INSIGHTS: How are these technology developments enabling lenders to improve services and cut costs? And what might this mean for staffing?

URBAN: While there certainly should be opportunities to reduce staffing in certain areas, if applied effectively automation should lead to increased staff productivity by moving employees away from mundane tasks so that they can spend more time acting in a consultative role to the borrower. Despite the greater level of customer ease with digital mortgages they still want the peace of mind that they can speak to a trusted advisor at any step in the process. Incorrect documentation and processing errors increase the cost of loan processing as, of course, do fines and penalties.

Automation can help improve customer service and support, significantly accelerate task completion, increase efficiency and accountability, reduce risk and better address compliance. Bottom line: Automation will result in more satisfied customers, more productive and engaged employees and higher profitability.

INSIGHTS: With profitability a continuing challenge for lenders, what areas of the front-end process do you see potential for greater efficiencies?

URBAN: Consumer direct lending is continuing to evolve into a new and distinctly different business channel. Leveraging third-party data sources such as credit reporting, income, asset and property data in real time with the borrower ensures their experience is much more efficient and that the information used in the credit file will be acceptable for the underwriting process. This eliminates the back and forth communication typically associated with collecting paper-based documentation from an applicant.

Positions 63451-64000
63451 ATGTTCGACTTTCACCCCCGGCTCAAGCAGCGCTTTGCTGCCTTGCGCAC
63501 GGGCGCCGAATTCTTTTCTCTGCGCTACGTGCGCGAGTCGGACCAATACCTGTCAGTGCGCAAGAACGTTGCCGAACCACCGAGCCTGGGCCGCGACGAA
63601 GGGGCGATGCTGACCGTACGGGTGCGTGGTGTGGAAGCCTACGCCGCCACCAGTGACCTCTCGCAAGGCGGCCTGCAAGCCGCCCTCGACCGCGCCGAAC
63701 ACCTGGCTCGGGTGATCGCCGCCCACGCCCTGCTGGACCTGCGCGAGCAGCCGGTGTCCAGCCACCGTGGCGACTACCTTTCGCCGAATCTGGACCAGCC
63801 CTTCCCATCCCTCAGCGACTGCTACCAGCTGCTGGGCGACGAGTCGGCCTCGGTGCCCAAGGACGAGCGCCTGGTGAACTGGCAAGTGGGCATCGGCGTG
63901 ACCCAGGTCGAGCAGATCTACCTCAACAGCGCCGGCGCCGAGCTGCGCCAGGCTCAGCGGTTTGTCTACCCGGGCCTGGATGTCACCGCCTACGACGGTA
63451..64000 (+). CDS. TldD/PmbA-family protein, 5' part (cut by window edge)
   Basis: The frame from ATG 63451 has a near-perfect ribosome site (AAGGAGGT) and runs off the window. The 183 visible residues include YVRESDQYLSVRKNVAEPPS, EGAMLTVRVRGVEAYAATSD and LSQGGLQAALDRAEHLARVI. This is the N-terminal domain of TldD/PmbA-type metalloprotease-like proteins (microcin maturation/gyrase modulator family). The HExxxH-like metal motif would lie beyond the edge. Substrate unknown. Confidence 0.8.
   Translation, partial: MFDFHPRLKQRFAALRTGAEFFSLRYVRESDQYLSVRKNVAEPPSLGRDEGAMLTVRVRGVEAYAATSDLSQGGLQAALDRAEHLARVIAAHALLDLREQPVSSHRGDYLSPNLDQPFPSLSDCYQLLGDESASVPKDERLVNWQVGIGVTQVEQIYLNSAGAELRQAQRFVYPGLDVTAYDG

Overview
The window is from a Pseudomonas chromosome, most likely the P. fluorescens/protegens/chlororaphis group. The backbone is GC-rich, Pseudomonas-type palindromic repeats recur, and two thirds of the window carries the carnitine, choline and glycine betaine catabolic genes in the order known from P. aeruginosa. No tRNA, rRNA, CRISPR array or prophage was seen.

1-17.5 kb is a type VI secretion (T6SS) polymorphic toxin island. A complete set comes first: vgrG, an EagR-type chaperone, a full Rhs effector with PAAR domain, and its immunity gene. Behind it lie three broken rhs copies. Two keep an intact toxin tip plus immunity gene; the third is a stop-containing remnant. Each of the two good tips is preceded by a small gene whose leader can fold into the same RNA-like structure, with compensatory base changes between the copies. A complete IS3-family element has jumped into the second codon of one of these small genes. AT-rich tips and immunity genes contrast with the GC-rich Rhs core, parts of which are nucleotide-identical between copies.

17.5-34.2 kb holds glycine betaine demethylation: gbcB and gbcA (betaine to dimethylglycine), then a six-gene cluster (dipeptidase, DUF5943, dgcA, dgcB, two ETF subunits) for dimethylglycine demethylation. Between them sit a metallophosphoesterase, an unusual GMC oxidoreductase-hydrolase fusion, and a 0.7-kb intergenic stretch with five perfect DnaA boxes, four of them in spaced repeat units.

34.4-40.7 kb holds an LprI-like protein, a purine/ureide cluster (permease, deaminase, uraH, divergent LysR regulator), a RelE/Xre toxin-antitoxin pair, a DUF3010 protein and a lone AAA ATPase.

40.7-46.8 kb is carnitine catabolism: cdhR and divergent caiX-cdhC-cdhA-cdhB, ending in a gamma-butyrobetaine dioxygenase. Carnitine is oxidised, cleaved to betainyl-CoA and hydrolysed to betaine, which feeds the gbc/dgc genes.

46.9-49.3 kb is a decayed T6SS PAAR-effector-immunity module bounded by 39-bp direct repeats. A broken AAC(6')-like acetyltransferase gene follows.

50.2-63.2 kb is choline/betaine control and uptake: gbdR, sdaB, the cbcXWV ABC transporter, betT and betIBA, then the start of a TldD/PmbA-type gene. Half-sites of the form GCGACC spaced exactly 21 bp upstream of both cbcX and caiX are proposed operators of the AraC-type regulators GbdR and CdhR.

INSIGHTS: Why should lenders be looking at the multichannel borrower experience?

URBAN: Put simply, because the borrower is asking for it. And if they are unable to have that multichannel experience with a lender, they won't hesitate to shop around elsewhere.

As they move through the process, borrowers' preferences may include completing an online application, walking into a branch, reaching out to a call center or using a chatbot. Every channel must feel like a continuation of the same experience. When integrated properly with the lender's loan origination system, the multichannel process self-service portals that allow applicants to apply, manage the disclosure process, submit conditions, check status and coordinate closing make it easier for the applicant to manage the transaction.

It is equally important to provide an intuitive experience for lenders, so that their jobs are not made unnecessarily difficult by employers' inability to provide the right tools and solutions.

INSIGHTS: Looking ahead, what do you see as some of the biggest challenges facing lenders in the short-term and long-term?

URBAN: With the convergence of several technologies that are needed for lenders to remain competitive, they should allocate greater IT resources and ensure their automation projects are thoughtfully planned and implemented to ensure there is a sound return on investment. With figures pointing to operational costs at an all-time high, ensuring that all the tools work efficiently together will reduce labor costs, ensure compliance, improve service levels and provide the right environment to recruit great staffing support.

(Views expressed in this article do not necessarily reflect policy of the Mortgage Bankers Association, nor do they connote an MBA endorsement of a specific company, product or service. MBA Insights welcomes your submissions. Inquiries can be sent to Mike Sorohan, editor, at; or Michael Tucker, editorial manager, at